The above preview is unformatted text

This student written piece of work is one of many that can be found in our GCSE Sociology section.

Found what you're looking for?

  • Start learning 29% faster today
  • 150,000+ documents available
  • Just £6.99 a month

Not the one? Search for your essay title...
  • Join over 1.2 million students every month
  • Accelerate your learning by 29%
  • Unlimited access from just £6.99 per month

See related essaysSee related essays

Related GCSE Sociology essays

  1. The classical and positivist approaches to criminological theory

    it is seems to be focused mainly on social reforms, conducted on the predictions resulting from societal characteristic studies. So, from the start, one can notice that the classical approach sought to limit punishment, and pace punishing authorities within rather tight boundaries, whereas the positivist theory sought to remove or reduce the factors found to be causative of crime.

  2. Does Boxing have a future?

    Recently Labour MP Paul Flynn has called for a Bill, to ban blows to the head, and also a change in the law regarding assault laws and boxing. He wants boxers to be charged with assault or manslaughter if their opponents are critically injured or killed.

  1. evaluation of methods

    AIM 3 My final aim was to prove or disprove my hypothesis. From these results I have collected, I conclude that arranged marriages are decline amongst Indian communities in UK. This is due to assimilation, culture and primary and secondary socialisation.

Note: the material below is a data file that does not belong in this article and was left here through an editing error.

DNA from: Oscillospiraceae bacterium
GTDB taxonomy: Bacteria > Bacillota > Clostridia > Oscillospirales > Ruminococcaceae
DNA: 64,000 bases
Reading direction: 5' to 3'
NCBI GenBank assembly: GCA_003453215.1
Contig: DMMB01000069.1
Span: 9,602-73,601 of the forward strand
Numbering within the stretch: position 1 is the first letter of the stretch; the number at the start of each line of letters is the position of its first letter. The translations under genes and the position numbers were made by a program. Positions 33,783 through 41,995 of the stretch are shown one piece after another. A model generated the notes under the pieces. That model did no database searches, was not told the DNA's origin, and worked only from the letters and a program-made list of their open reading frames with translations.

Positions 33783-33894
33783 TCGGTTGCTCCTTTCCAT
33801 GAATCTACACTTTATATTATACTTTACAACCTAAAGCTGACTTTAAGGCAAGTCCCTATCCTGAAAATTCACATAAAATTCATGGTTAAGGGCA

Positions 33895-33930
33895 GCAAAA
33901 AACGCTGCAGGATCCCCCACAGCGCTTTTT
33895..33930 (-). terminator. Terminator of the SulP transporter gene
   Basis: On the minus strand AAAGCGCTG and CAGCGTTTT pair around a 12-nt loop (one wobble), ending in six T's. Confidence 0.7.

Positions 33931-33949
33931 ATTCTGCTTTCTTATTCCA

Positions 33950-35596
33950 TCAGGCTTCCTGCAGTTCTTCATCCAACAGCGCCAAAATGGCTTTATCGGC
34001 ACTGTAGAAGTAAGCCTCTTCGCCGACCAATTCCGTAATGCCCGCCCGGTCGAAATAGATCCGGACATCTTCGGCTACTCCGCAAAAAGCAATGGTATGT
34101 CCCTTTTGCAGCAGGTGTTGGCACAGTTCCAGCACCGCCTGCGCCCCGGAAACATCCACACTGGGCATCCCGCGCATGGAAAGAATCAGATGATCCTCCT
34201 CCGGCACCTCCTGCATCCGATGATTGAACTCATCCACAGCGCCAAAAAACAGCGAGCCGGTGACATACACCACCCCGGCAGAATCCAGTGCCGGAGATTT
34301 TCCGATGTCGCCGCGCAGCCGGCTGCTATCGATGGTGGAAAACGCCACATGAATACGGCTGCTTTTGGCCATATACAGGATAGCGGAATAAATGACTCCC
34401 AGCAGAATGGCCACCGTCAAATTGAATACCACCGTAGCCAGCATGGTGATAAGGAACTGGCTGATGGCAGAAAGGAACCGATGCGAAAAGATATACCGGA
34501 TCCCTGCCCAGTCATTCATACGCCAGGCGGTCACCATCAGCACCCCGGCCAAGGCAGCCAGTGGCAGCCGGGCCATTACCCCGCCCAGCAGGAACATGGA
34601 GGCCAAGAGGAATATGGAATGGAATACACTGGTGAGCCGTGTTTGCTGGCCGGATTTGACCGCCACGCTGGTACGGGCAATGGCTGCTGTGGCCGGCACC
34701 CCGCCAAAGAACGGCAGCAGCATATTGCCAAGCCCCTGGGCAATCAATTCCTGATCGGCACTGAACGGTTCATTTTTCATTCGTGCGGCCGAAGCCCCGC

2. Max Weber: Basic Terms (The Fundamental Concepts of Sociology)

    Exactly which cause looks like a matter of belief (117). Some kind of faith must exist in a politician, ''otherwise it is absolutely true that the curse of the creature's worthlessness overshadows even the externally strongest political successes'' (117). Then is a discussion of two ethics, the ethic of ultimate ends and the ethic of responsibility.

  1. Gender difference

    The advantage of using this method is that it is easier to analyse because there is only a limited choice of answers, not allowing huge variation which can be difficult to depict at the analysis change. Furthermore, I am able to spot trends more easily and pick out patterns relevant to my aims.

  2. Describe discuss and evaluate the research methodologies you used to investigate your question

    This was a difficult task as I the Internet provided me with an endless number of sources and information to browse through. Ultimately I did gain a lot of the information I required through a combination of the website http://www.people.virginia.edu/~pm9k/libsci/womFilm.html and the sociology book "Haralambous and Holborn 'Sociology'.

  1. Positivism: "Love, Order, Progress" - Auguste Comte (1795 - 1857) and Emile Durkheim (1858 ...

    The basis of true knowledge is to be found in sense experience prior to concept and theory formation. 2. Scientific knowledge accumulates through the accretion of more and more independent facts. 3. There is a method of inference, induction, by which scientific laws are logically entailed by particular sets of facts.

  2. The Horror and Sci-fi genres: General Theoretical Approaches.

    It is a clean, precision-like process, producing a parentless offspring that can never attain an interactive relationship with others of its kind. They are all replicas of one another, and merely follow the programming of the computer systems which produced them.

  • Over 160,000 pieces
    of student written work
  • Annotated by
    experienced teachers
  • Ideas and feedback to
    improve your own work